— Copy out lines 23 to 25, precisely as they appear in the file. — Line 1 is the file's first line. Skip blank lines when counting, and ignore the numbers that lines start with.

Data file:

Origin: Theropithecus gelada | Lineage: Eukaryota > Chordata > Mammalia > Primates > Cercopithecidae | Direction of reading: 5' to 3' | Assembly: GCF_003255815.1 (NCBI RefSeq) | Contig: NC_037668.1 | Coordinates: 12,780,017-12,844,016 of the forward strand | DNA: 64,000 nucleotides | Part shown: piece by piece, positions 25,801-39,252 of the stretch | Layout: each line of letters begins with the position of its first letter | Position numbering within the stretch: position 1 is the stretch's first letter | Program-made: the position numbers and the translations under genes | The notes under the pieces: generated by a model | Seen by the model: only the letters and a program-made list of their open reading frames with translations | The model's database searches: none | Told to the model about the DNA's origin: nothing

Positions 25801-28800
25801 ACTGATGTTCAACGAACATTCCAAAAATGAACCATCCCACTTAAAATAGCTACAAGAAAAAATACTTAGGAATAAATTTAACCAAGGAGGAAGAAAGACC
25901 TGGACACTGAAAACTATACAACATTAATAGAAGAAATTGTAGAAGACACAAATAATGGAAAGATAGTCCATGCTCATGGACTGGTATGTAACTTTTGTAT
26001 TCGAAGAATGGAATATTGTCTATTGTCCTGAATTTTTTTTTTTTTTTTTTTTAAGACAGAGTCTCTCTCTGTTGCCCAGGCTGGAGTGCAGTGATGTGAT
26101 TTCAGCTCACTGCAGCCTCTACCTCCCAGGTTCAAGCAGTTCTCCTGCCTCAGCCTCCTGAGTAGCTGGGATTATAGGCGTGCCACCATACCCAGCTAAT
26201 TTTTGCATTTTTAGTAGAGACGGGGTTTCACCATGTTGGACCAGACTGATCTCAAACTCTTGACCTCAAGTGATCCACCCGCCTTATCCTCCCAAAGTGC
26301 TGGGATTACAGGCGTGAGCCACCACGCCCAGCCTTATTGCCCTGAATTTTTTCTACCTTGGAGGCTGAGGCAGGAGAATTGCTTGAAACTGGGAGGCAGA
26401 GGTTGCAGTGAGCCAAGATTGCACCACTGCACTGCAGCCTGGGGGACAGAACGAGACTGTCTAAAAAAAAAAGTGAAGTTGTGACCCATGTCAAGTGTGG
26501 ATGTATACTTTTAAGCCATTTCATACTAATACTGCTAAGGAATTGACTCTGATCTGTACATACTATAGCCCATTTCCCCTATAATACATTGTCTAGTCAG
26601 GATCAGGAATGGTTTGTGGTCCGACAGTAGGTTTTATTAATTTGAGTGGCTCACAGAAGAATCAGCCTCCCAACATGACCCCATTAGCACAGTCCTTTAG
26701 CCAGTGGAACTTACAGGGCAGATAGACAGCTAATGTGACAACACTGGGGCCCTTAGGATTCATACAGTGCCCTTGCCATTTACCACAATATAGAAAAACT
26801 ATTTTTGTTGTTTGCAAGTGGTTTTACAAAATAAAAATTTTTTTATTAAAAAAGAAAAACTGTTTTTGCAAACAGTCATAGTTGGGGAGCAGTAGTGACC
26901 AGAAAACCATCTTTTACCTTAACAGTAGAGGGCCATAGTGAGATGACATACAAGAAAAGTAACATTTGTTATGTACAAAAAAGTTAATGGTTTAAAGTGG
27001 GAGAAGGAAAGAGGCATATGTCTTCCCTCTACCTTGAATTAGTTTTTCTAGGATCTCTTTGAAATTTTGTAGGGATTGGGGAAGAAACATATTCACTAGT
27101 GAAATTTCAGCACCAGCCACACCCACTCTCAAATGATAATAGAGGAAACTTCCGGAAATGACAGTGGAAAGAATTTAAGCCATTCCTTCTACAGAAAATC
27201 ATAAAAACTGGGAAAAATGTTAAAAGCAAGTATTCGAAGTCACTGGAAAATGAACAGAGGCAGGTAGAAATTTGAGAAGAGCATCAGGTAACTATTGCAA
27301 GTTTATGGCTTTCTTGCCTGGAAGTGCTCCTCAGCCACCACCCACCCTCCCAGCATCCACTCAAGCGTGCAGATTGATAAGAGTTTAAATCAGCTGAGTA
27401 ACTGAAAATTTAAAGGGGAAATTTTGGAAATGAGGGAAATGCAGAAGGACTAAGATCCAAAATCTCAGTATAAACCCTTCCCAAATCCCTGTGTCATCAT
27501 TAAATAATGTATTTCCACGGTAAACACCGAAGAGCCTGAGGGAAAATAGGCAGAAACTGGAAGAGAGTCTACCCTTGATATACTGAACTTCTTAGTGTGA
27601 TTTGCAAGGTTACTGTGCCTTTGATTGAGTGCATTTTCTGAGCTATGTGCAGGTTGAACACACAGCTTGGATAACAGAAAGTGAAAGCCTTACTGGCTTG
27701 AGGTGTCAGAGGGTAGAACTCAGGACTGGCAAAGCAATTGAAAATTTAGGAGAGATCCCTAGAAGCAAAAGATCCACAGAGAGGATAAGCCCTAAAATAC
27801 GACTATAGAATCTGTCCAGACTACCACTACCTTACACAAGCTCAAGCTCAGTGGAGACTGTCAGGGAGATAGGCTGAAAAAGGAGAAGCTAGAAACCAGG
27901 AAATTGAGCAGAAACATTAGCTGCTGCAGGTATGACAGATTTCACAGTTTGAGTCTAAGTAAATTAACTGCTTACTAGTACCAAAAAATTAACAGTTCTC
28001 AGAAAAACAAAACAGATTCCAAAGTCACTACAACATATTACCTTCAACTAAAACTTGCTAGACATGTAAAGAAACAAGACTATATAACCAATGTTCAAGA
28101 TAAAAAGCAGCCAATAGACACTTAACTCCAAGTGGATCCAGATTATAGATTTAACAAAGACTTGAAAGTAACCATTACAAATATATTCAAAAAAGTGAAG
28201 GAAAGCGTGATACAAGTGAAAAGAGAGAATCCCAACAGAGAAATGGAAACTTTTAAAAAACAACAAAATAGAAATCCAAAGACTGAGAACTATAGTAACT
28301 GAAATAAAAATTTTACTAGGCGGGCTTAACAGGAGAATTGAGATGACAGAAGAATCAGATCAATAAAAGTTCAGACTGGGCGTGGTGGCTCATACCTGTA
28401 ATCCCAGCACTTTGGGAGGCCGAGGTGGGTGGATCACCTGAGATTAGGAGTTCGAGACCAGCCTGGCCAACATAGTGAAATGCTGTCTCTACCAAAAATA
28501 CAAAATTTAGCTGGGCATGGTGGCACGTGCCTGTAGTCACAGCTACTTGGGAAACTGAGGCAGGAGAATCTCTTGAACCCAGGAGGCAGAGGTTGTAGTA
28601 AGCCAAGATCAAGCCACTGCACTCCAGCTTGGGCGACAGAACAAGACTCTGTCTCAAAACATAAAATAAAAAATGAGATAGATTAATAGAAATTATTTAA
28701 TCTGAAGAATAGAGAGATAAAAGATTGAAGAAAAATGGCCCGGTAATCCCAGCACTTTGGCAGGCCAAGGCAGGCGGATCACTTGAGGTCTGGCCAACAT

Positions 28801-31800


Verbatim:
27801 GACTATAGAATCTGTCCAGACTACCACTACCTTACACAAGCTCAAGCTCAGTGGAGACTGTCAGGGAGATAGGCTGAAAAAGGAGAAGCTAGAAACCAGG
27901 AAATTGAGCAGAAACATTAGCTGCTGCAGGTATGACAGATTTCACAGTTTGAGTCTAAGTAAATTAACTGCTTACTAGTACCAAAAAATTAACAGTTCTC
28001 AGAAAAACAAAACAGATTCCAAAGTCACTACAACATATTACCTTCAACTAAAACTTGCTAGACATGTAAAGAAACAAGACTATATAACCAATGTTCAAGA